Portugal's parliament gets its first black women lawmakers
By Katherine Berjikian
The election was held earlier this month (Credit: AP/Armando Franca)

The election was held earlier this month (Credit: AP/Armando Franca)

Portugal's parliament has returned to business after its election - with three black women now among the lawmakers, a first for the country.

Helder Amaral, the first and only other black representative to have served in Portugal's parliament, was elected in 1974. 

The three women were involved in Portugal's anti-racism movement before taking office. There are no official figures for the ethnic make-up of the population.

They were not the only firsts in the 6 October election - Anche Ventura, from the far-right Chega (Enough), became the first far-right politician to win a seat in Portugal's parliament since 1974. 

António Costa, Portugal's Prime Minister, was re-elected, but his party, the Socialist Party (PS), were 10 seats short of an outright majority. Costa's centre-right opponents won 77 seats, 12 seats less than they did in the 2015 election. 

In order to maintain a majority in Parliament, PM Costa is expected to revamp Geringonça, a previous agreement between the socialists and other far-left political parties, the Communist Party and the Bloco de Esquerda (left-bloc). 

So who are the three women making history in the new parliament?

Joacine Katar Moreira 

Joacine Katar Moreira before her swearing-in ceremony (Credit: AFP/ Carlos Costa)

Joacine Katar Moreira before her swearing-in ceremony (Credit: AFP/ Carlos Costa)

Joacine Katar Moreira was elected as Livre's Lisbon representative and claimed that this election marks a"new era" in Portugal.  Livre is a new eco-socialist party, and Moreira was their first and only politician elected to parliament. 

The 37-year-old politician was born in Guinea-Bissau, and moved to Lisbon when she was eight-years-old to attend boarding school. This was the second time she stood for the Livre party. 

The first time was in the 2015 elections when she was 22nd on their list. Moreira is also the founder and president of the Black Women's Institute in Portugal, an anti-racist organisation formed in 2018.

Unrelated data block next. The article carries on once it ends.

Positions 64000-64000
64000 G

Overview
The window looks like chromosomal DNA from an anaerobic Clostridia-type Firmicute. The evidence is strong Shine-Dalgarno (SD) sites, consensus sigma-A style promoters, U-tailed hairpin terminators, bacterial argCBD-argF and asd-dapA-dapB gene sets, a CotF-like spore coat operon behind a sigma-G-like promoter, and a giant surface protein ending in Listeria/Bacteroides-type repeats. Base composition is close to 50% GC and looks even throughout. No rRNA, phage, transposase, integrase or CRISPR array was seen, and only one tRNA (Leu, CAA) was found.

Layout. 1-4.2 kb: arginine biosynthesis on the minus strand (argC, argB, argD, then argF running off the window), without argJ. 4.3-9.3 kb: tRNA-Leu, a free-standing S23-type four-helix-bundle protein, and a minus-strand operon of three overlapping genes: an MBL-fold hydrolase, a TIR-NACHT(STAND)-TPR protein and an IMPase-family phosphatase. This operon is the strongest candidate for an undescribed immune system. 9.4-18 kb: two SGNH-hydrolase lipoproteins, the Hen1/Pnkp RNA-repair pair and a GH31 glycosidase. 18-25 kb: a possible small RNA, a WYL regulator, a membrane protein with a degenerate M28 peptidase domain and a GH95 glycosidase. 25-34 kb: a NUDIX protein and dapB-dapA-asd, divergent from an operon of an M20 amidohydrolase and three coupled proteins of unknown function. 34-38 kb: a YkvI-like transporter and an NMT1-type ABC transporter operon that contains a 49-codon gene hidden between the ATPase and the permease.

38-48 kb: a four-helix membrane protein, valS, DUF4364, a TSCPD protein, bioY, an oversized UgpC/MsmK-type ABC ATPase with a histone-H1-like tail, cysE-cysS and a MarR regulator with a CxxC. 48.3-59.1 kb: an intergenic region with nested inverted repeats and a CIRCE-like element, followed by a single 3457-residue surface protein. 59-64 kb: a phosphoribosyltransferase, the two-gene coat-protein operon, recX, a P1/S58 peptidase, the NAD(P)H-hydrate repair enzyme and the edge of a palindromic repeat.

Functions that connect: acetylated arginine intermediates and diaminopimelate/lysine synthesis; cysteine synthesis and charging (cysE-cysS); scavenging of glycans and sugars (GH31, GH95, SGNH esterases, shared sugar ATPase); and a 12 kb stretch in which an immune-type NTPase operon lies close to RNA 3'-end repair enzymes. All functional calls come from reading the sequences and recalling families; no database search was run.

In an interview with Portuguese newspaper Jornal i, she said: "Going to an election in an environment that is not used to having black men nor black women in areas of visibility is, of course, a true revolution." 

Moreira also advocates for the naturalization of all people born in Portugal and to increase the Portuguese minimum wage from €600 ($655) to €900 ($997).   

An online-petition tried to stop her from taking office after her supporters were seen waving Guinea-Bissau's flags at her victory celebration.

She responded on twitter: "People who suddenly dream of my resignation... contributing nothing and undermining everything, or signing petitions, listen: this has always been a war for people like me."

Around 50 people protested in front of Portugal's Assembly of the Republic on 21 October in support of Moreira.

Romualda Fernandes

Romualda Fernandes is a 65-year-old lawyer and migration expert born in Guinea-Bissau who ran for PM Costa's Socialist party. Fernandes has been a member of the UN's International Organization for Migration and the Governing Board of the High Commissioner for Migration. 

She was the 19th politician on the Socialists' list.

In September, she told Deutsche Welle that she was running to "firmly fight discrimination... one of the [policies] of the Socialist Party is also the fight against inequalities and it is this area that I also very much embrace." 

Beatriz Gomes Dias

Beatriz Gomes Dias, a 48-year-old activist and former teacher, ran with the left-bloc. She is also the president of Djass, an anti-racism association. 

Djass's mission is "to defend the rights of black and African descendants in Portugal and to combat racism." 

In 2018 the organisation campaigned for a memorial that would honor the millions of African slaves transported to America on Portuguese ships. 

The memorial was approved last year and will overlook Lisbon's port, where slaves were taken before being transported to the Americas. This would be the first memorial in Portugal to mark the country's involvement in the pan-Atlantic slave trade. 

In an interview with the US radio station NPR about the memorial, Dias said: "I remember being a child, looking at the majority of Portuguese people and not being like them, and not having a place for me and people like me."

She added: "The black Portuguese are not recognized as Portuguese, because they are always relating black Portuguese to the countries in Africa that were occupied by Portugal." 

Source(s): AFP